The emergence of Bitcoin in 2007 caused a wide variety of reactions among traditional financial sectors. The first cryptocurrency was, and still often is, seen to be fundamentally flawed, owing to the fact that there is only a set amount of Bitcoin which can ever be mined. However, this very fact about the nature of cryptocurrency is the same thing that its supporters claim is its saving grace. With Bitcoin, coins are mined by solving an equation, the value of which is known, which then contributes to the blockchain. Bitcoin has a mounted provide cap of 21 million coins, meaning that it is likely the last Bitcoin will be mined around the year 2140. It is this cap which is often the subject of consternation and worry among traditional financial marketeers. But as we shall see, its inherent deflationary nature is not necessarily anything to worry about.
From the very start, part of the whole idea behind Bitcoin was that hyperinflation is essentially impossible. As there will not be any more than the set amount of Bitcoin ever produced or released, it is not a market which can undergo any rapid kind of inflation. In traditional markets, this would normally mean that the value of the currency would also never waver much. However, there is one big problem with this approach to currency: such a system does not have much liquidity, meaning that it has a limited ability to buy or sell an asset without causing a drastic change in the asset’s inherent value. A huge result of this poor liquidity is that big investors from other markets cannot easily or reliably enter into the cryptocurrency market with any kind of sizeable investments. This, in turn, only contributes further to the deflation of the cryptocurrency. Not only that, but it also causes a huge amount of scepticism, which is something no market wants if it is to be as strong as possible.
Traditionally, deflation is seen as being a sign of a poor or weak system. Most monetary ecosystems will want to avoid deflation as much as humanly possible, as it essentially means there is a lack of decent growth. But cryptocurrencies are so new, unique and widely different to the traditional forex options that it is difficult to draw easy comparisons between them. At least, you cannot claim that they are equal, and this itself leads to all sorts of problems. The primary concern with deflation, of course, is that it might well lead to a fall in costs. When you add that worry to the poor liquidity you see in Bitcoin and other cryptocurrencies, you can see why traditional investors might start panicking. But it is not all so simple.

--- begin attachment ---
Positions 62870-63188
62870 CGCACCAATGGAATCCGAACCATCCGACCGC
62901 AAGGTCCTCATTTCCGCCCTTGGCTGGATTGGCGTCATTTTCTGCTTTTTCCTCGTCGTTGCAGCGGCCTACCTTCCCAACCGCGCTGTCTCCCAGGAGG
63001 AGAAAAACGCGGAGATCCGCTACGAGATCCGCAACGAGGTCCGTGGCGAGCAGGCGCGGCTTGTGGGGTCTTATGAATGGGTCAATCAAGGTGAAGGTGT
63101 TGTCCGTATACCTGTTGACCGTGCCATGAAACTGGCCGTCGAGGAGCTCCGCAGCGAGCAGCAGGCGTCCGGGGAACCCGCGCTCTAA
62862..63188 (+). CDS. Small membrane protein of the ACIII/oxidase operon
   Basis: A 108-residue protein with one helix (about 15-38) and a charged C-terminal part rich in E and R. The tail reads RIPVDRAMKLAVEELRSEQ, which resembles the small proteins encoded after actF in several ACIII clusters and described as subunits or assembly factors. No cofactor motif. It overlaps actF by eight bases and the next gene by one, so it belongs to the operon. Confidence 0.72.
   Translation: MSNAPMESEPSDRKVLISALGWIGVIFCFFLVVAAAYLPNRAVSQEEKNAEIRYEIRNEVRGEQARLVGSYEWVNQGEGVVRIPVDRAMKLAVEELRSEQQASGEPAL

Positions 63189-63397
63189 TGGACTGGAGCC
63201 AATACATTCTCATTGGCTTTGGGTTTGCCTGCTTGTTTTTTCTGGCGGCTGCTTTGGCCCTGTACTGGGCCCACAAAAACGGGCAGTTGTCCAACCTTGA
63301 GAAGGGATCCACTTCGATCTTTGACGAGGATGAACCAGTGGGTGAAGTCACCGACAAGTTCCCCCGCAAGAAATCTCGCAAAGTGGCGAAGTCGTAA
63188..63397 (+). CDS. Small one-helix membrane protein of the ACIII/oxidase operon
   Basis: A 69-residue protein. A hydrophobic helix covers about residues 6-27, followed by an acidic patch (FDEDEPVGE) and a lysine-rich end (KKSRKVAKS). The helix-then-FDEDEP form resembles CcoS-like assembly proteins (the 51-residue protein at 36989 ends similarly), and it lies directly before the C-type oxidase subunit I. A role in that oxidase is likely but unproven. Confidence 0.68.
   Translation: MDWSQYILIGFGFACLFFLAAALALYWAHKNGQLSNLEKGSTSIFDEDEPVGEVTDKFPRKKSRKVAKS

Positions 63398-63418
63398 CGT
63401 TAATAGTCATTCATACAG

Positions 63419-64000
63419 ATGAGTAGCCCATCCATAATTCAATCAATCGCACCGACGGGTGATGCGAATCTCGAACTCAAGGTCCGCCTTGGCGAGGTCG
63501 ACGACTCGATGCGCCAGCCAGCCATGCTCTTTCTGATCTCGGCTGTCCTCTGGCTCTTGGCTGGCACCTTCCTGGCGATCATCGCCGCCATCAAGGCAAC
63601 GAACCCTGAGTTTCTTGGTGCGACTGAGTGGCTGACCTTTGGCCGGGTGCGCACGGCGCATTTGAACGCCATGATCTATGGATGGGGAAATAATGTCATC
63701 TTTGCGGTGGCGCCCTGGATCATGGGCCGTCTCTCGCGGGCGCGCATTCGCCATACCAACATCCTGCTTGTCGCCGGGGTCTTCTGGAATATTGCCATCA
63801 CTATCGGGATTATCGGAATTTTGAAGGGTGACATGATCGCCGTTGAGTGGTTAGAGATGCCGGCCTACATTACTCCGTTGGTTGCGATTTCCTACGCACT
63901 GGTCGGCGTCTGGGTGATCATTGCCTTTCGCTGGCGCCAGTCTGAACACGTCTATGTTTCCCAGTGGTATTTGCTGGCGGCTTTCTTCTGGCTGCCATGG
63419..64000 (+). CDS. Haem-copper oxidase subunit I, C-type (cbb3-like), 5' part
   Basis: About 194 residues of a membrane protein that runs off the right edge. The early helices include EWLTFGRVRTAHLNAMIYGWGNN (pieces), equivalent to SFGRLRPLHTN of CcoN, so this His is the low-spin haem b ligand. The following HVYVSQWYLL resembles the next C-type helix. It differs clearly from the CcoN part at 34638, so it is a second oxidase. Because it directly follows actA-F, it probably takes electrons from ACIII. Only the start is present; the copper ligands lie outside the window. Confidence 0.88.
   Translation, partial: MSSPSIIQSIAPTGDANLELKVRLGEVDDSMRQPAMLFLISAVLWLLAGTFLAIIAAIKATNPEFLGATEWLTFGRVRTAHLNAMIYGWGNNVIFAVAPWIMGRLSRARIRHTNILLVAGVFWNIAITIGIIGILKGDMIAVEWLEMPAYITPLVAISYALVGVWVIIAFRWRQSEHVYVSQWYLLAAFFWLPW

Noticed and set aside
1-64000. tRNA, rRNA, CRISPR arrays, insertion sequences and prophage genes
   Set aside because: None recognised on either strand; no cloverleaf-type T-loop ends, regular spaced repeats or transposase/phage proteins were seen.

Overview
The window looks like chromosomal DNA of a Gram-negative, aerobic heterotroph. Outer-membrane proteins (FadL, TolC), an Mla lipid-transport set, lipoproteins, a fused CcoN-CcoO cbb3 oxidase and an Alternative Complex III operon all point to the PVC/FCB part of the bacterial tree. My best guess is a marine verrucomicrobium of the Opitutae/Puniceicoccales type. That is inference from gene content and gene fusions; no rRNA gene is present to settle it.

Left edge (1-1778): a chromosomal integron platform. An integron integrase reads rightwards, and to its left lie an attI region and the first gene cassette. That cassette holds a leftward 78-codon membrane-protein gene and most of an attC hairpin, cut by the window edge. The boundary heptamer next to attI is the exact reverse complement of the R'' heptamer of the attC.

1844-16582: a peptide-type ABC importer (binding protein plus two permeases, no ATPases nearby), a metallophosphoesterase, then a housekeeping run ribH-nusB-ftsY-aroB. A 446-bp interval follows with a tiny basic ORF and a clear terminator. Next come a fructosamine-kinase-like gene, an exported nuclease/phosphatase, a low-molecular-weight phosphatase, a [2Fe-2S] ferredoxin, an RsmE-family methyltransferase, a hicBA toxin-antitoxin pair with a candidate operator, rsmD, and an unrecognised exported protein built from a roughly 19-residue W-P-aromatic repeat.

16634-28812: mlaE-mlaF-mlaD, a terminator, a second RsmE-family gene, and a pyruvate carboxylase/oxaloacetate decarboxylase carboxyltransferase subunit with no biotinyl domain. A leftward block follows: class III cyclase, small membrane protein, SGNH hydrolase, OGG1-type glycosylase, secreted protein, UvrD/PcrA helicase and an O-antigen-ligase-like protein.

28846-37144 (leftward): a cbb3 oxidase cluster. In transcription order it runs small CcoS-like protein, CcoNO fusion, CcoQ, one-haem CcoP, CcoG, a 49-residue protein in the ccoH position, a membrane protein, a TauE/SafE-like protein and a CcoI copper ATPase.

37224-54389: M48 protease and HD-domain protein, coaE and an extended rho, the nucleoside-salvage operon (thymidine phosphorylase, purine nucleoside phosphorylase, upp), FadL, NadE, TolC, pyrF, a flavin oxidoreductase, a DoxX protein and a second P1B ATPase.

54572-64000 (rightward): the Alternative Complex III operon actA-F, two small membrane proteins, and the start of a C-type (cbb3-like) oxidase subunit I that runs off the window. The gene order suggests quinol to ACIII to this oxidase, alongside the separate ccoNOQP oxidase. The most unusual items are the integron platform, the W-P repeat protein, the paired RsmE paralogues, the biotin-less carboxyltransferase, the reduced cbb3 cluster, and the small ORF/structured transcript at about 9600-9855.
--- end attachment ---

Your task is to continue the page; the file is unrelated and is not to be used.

When individuals are going through periods of recession or other monetary hardship, it might well mean that they flock to a more liquid market. When it comes to the likes of Bitcoin, this could well be a very good thing. In deflationary currencies such as Bitcoin, deflation itself will probably bring about a rise in price. Seen from this perspective, it is hard to say that deflation is a bad thing for any cryptocurrency in any sense.
If deflation will likely increase the value of the currency, you might argue that it is something that we want to try and bring about. Although cryptocurrency is already highly deflationary, being able to increase the rate at which the market deflates might well mean an even higher or faster peak, and that is something that investors everywhere would want to get in on. But as we have seen, the lack of liquidity in Bitcoin and other cryptocurrency markets means that larger investors are often effectively excluded from partaking in such investments. Is there a way to marry the fact that these investors might want to benefit from the coin’s rate of deflation, with the understanding that it is currently quite difficult to do so?
Fortunately, it seems as though there might well be a solution to hand. If you want larger investors to get involved, you need to be able to ensure that larger cash flows can come and go without causing any sudden or major shifts in market price. At present, this is not the case with any cryptocurrencies. But it now seems that it might actually be possible to make this happen. All you need is a professional approach to bringing about more and more liquidity in the marketplace. This will inherently mean a faster growth for all – and a more stable one. So how might this be achieved?
One way is to create a liquidity pool of funds, and then allow the cryptocurrency marketplace to increase the depth of various order books. The concern that is immediately thrown up at this point is how you could possibly fund such a liquidity pool. That’s where Quantum tokens come in. Using Quantum tokens, we could reasonably expect to provide decent and lasting liquidity for cryptocurrency markets for the future. Where it gets interesting is in the way that the liquidity pool will function. Any income generated from the liquidity pool will be used to then buy back Quantum tokens at the best price, and then subsequently destroyed permanently. This process of buying back and destroying will decrease the number of tokens in existence and therefore increase the value of the remaining tokens. Effectively, liquidity will have been created. With also keeping back around two thirds of the issued tokens, the liquidity pool can be increased even more in future, giving Quantum tokens a real opportunity for long-term sustainable growth.
While cryptocurrency is inherently deflationary, this can be easily used to one’s advantage. The Quantum token (QAU) is a good example of how it might be possible to increase deflation and so raise the value of an existing coin. As it turns out, deflation might not prove to be such a bad thing after all – and there might be an opportunity for large investors to make good use of cryptocurrency yet.